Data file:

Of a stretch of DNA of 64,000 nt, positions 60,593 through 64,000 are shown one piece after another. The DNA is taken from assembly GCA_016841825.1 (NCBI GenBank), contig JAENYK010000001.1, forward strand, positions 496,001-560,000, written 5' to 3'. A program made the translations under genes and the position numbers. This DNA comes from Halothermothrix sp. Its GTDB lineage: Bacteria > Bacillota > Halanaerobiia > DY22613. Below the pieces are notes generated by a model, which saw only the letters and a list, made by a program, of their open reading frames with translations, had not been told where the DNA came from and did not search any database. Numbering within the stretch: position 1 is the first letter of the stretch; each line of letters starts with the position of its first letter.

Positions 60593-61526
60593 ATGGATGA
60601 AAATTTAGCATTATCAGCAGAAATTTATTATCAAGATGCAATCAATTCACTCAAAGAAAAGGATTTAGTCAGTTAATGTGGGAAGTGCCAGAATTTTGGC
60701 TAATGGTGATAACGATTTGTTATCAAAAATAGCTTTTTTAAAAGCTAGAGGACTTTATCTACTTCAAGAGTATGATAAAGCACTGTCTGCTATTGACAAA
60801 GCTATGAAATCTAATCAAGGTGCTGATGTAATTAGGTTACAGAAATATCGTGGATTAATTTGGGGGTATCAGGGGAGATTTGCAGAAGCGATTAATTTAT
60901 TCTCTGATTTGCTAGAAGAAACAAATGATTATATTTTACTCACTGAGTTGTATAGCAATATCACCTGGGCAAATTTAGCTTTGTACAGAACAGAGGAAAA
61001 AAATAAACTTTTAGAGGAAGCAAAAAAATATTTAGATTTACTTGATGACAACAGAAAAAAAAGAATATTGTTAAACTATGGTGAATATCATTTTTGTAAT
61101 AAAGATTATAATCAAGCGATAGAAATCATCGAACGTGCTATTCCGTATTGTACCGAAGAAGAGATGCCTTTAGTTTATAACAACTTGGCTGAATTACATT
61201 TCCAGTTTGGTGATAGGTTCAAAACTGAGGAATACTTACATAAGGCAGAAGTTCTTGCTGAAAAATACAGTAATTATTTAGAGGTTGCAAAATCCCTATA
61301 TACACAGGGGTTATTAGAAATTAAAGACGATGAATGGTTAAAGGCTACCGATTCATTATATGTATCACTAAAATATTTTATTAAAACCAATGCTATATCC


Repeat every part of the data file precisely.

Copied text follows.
Of a stretch of DNA of 64,000 nt, positions 60,593 through 64,000 are shown one piece after another. The DNA is taken from assembly GCA_016841825.1 (NCBI GenBank), contig JAENYK010000001.1, forward strand, positions 496,001-560,000, written 5' to 3'. A program made the translations under genes and the position numbers. This DNA comes from Halothermothrix sp. Its GTDB lineage: Bacteria > Bacillota > Halanaerobiia > DY22613. Below the pieces are notes generated by a model, which saw only the letters and a list, made by a program, of their open reading frames with translations, had not been told where the DNA came from and did not search any database. Numbering within the stretch: position 1 is the first letter of the stretch; each line of letters starts with the position of its first letter.

Positions 60593-61526
60593 ATGGATGA
60601 AAATTTAGCATTATCAGCAGAAATTTATTATCAAGATGCAATCAATTCACTCAAAGAAAAGGATTTAGTCAGTTAATGTGGGAAGTGCCAGAATTTTGGC
60701 TAATGGTGATAACGATTTGTTATCAAAAATAGCTTTTTTAAAAGCTAGAGGACTTTATCTACTTCAAGAGTATGATAAAGCACTGTCTGCTATTGACAAA
60801 GCTATGAAATCTAATCAAGGTGCTGATGTAATTAGGTTACAGAAATATCGTGGATTAATTTGGGGGTATCAGGGGAGATTTGCAGAAGCGATTAATTTAT
60901 TCTCTGATTTGCTAGAAGAAACAAATGATTATATTTTACTCACTGAGTTGTATAGCAATATCACCTGGGCAAATTTAGCTTTGTACAGAACAGAGGAAAA
61001 AAATAAACTTTTAGAGGAAGCAAAAAAATATTTAGATTTACTTGATGACAACAGAAAAAAAAGAATATTGTTAAACTATGGTGAATATCATTTTTGTAAT
61101 AAAGATTATAATCAAGCGATAGAAATCATCGAACGTGCTATTCCGTATTGTACCGAAGAAGAGATGCCTTTAGTTTATAACAACTTGGCTGAATTACATT
61201 TCCAGTTTGGTGATAGGTTCAAAACTGAGGAATACTTACATAAGGCAGAAGTTCTTGCTGAAAAATACAGTAATTATTTAGAGGTTGCAAAATCCCTATA
61301 TACACAGGGGTTATTAGAAATTAAAGACGATGAATGGTTAAAGGCTACCGATTCATTATATGTATCACTAAAATATTTTATTAAAACCAATGCTATATCC